Some states have tried to shed light on what’s going on in arbitration by passing laws that require arbitration providers to disclose information about the arbitrations they conduct in that state—information like who the parties were, who the arbitrator was, and who won.

These laws are important. They enable researchers and the public to begin to have a sense of what is happening in arbitration. Indeed, while lawyers had long believed that forced arbitration provisions were suppressing claims, it was only the passage of these transparency statutes that permitted the research necessary to confirm this belief empirically—and to demonstrate the magnitude of problem.

But these laws can only take us so far. The main problem with arbitration isn’t that the claims that are filed are being kept secret (though, of course, that’s a problem with arbitration); it’s that, for the most part, claims aren’t getting filed at all. A recent empirical study by Professor Cynthia Estlund found that hundreds of thousands of employment claims that, absent an arbitration clause, would have been brought in court (likely consolidated together as class actions), have simply vanished. It’s not that these claims are now being brought in arbitration; they are not being brought anywhere at all. Similarly, a study by the Consumer Financial Protection Bureau found that when courts compel arbitration of consumer finance lawsuits, almost none of them are actually re-filed in arbitration—these claims, too, just disappear. And a New York Times investigation found that “[o]nce blocked from going to court as a group” by forced arbitration clauses, “most people drop[ ] their claims entirely.” These studies were conducted long after states began passing arbitration transparency statutes. In other words, while those statutes are essential to understanding what’s going on in arbitration, they do not solve the fundamental problem with forced arbitration: claim suppression.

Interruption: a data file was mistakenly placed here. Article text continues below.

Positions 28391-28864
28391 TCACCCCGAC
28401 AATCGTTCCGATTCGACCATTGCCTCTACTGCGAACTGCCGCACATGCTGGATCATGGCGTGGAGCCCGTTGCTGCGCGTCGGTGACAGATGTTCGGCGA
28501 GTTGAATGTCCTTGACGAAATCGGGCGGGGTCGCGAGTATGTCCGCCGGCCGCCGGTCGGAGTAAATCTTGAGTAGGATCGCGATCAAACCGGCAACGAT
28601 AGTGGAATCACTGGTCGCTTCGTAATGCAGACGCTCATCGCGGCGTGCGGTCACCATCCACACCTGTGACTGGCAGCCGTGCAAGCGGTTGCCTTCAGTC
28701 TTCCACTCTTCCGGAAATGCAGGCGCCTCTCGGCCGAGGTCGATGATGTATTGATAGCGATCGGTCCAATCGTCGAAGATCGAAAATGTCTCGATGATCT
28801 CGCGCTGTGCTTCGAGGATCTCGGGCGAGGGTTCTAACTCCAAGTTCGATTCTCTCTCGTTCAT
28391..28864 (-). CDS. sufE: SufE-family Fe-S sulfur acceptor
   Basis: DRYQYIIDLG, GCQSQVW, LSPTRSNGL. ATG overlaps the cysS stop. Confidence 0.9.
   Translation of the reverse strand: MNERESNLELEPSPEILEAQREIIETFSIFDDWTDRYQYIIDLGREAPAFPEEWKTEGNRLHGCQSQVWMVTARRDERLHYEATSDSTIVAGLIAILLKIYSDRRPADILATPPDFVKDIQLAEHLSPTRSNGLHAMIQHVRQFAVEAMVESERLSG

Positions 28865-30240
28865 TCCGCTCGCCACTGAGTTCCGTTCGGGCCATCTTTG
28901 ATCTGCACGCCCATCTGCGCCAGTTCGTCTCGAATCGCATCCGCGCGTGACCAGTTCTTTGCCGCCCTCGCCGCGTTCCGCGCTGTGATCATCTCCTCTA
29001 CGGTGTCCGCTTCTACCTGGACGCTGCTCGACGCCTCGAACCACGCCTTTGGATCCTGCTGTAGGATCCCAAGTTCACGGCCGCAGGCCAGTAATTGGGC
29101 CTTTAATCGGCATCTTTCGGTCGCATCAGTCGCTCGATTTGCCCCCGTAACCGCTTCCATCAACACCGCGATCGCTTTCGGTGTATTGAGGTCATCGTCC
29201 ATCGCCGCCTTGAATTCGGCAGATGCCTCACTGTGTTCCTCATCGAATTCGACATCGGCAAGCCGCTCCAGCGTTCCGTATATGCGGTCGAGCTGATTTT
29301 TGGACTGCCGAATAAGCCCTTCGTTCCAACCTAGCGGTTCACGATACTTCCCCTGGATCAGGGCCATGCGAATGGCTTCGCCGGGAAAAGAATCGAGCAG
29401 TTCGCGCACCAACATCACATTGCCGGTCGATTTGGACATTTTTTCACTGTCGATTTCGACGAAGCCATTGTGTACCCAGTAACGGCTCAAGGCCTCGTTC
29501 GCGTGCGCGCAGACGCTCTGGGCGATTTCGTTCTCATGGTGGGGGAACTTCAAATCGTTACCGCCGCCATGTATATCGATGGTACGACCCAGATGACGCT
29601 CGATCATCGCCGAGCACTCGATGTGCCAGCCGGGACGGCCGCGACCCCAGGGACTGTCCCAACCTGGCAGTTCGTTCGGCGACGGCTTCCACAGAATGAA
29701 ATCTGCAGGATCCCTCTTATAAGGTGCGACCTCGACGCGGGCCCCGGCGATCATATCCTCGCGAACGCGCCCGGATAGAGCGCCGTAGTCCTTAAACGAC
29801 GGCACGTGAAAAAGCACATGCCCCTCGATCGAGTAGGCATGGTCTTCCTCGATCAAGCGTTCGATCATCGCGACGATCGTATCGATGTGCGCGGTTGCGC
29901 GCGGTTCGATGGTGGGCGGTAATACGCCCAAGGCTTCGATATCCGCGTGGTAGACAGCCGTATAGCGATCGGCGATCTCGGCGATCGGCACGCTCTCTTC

This result is unsurprising. The reasons workers and consumers do not bring claims in arbitration has nothing to do with arbitration’s secrecy. Workers and consumers do not bring claims in arbitration because many claims are only economically feasible when the costs are divided amongst a large group of people, and arbitration clauses typically prohibit class arbitrations; they do not bring claims because they fear retaliation, a problem that class actions solve by permitting just one plaintiff, brave enough to stand up for everyone, to bring claims on behalf of a group; they do not bring claims because forced arbitration provisions cause them uncertainty about their rights or contain onerous terms, such as inconvenient venue clauses, limitations on damages, shortened statutes of limitation, or even clauses that allow the drafting party to select the arbitrator that deter workers and consumers from even trying to raise their claims. None of these problems are solved by transparency.

Additional transparency also does not address the features of arbitration that make it difficult for a worker or consumer to successfully recover in that forum. These proceedings are characterized by a “repeat player” bias; arbitrators interact with corporate lawyers far more than individual workers or consumers, which creates an incentive for them to decide in favor of these firms in order to increase their chances of being selected for future work. Arbitrations also often contain limits on discovery that make it difficult for workers and consumers to obtain critical evidence. As a result of these lopsided procedures, employees face far worse outcomes in arbitration than in state or federal court, winning only 21% of the time (as compared to 36% and 57% of the time in federal and state court respectively). And when workers do prevail in arbitration, they receive, on average, only 16% of the recovery for similar cases in federal court and 7% of that in state courts.